There’s a hole in Daddy’s arm…John Prine

No photo on this blog. It’s a tough one to write. John Prine was my hero, my inspiration, and my friend from a distance. His passing last month hit me like a freight train echoing across the Neosho headed to Welch and then on to Miami. The lonesomeness of having him be gone is a hard hole to fill.

I have no illusion that I was “friends” with JP, but his music was there as a comfort for me. There are some people that them just being in the world makes you feel better. John Prinewas one of those. As far as music goes, he’s up there with Dylan, Willie, Kris, Buddy Guy & Macca of those that are still here with us. We were fortunate to have his music.

There’s been a lot of tributes already written for John Prine, and it’s hard to want to seem like I’m piling on, but I needed to get off my chest what he meant to me over the years. His early songs were and still cause me to pause and assess the human condition. “Paradise” was the first song I really learn how to play on guitar. My older brother taught me the chords. I played on my old Harmony that I bought at Wal-Mart as a kid with lawn mowing money, but this wasn’t until I was about 22 or 23. We were sitting in my brother’s living room on Manner Park in Edmond. Somewhere, there are some tapes of us playing many songs, and this was probably on there. We jokingly called them the “Manner Park Sessions,” but the tapes are out there. I need to check a box up in my music room and see if that’s where they are.

“Sam Stone” still gives me chills. The line, “There’s a hole in Daddy’s arm, where all the money goes…Jesus Christ died for nothing, I suppose” sums up the loneliness of a child of an addict. I am not the child of an addict, but this is exactly the power John Prine’swriting had…it made you relate. Relate, in many cases, to things you’ve never even experienced. He normalized the feelings of everyday people everywhere. I could list song after song that I loved of his music: Lake Marie (which Dylan called the best song), She is my Everything, Jesus (The Missing Years), When I get to Heaven, Your Flag Decal Won’t Get You Into Heaven Anymore, Illegal Smile, Daddy’s Little Pumpkin, et al. The list goes on and on, and his music will live forever. All facets of his career continue to amaze me when I go listen to them.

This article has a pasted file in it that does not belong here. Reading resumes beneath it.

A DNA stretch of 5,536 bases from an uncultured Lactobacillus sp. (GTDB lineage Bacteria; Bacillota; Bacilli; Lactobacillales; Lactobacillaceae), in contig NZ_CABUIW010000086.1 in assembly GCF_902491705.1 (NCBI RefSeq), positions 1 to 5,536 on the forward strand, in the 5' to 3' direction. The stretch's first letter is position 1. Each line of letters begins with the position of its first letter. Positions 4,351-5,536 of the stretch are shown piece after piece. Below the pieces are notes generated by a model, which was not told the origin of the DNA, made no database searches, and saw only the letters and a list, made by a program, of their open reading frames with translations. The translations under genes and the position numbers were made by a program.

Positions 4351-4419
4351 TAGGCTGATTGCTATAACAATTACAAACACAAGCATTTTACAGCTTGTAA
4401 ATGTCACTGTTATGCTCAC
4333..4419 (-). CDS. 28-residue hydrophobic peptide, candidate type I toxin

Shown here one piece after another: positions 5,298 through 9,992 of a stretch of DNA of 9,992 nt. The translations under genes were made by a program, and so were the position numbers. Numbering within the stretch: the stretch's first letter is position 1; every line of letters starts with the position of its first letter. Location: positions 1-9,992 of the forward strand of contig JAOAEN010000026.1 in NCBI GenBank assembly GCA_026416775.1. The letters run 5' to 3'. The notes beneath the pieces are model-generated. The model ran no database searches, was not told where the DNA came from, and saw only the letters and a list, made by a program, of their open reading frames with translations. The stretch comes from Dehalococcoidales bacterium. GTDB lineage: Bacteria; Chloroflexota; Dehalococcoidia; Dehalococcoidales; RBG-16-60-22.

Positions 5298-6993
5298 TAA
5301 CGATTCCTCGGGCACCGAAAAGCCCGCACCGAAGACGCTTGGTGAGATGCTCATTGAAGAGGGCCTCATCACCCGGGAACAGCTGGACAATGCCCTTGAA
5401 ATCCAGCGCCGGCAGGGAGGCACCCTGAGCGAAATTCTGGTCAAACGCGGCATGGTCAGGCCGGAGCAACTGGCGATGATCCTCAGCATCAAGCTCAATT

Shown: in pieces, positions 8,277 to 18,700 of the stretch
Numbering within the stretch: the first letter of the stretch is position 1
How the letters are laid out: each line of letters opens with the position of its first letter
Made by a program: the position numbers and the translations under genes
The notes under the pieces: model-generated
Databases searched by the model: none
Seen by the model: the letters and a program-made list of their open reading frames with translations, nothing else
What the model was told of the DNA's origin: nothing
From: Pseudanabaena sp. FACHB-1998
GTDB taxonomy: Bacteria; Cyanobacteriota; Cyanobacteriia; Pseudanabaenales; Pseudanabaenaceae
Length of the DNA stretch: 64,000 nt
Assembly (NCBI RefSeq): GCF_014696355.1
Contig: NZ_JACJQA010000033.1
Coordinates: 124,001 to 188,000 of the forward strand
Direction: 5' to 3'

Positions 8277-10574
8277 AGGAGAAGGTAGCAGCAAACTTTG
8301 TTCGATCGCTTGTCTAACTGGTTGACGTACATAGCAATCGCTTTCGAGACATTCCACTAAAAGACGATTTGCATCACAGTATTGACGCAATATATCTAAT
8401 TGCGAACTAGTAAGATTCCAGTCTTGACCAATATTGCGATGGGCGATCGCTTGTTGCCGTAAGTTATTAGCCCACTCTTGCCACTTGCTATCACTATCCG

I got the chance to meet him twice, and he was overly gracious both times. The first time was in Midwest City after a concert, and he said, “If I’d known you were a-waitin’ out here, I’da had you come inside and warm up.” He then signed some LPs for me, and even asked if I wanted Iris Dement, who was in the car with him to sign my “In Spite of Ourselves” CD (which I took him up on.).

Then, my wife and I met him after a show in Wichita, KS. He, again, was super gracious. Talked to us for a long time. My wife twisted my arm and had me give him a couple of cds of my songs, and he said, “I’ll give them a listen…but do me a favor, keep on playing and singing. Don’t give up.” That inspiration has kept me going even when times and gigs have been lean. John Prine believed in me, that still matters, and just like an experience with Charlie Louvin, it was enough.

That first show in Midwest City will always be a special one for me. We had been married only a couple of months. And, the you know what had hit the fan. We had two mortgages and ended up with one job between us. I took a traveling sales job, so we could pay the bills, and money was T-I-G-H-T. I’ve never told this story, but I will for Prine. So, anyway, I heard Prine was coming, and I scraped up the money for the tickets. I also found a coupon for us to go to Logan’s Roadhouse and share a dinner beforehand. It was one of the first date nights we’d had since we got back from our honeymoon. And, it was an electric night. John commanded the stage, like he always did. This was my wife’s first time seeing him, and she fell in love…INSTANTLY. She still talks about how nonchalantly he walked on stage, and then the music transformed him.

That’s how I can best describe John Prine and his music…transformational. He stood up for the everyman that we all are. He told the truth, even when it was hard. He never lost the twinkle and wonder in his eye. And, he helped you experience a transformational empathy that can’t be re-created. Long live John Prine’s memory!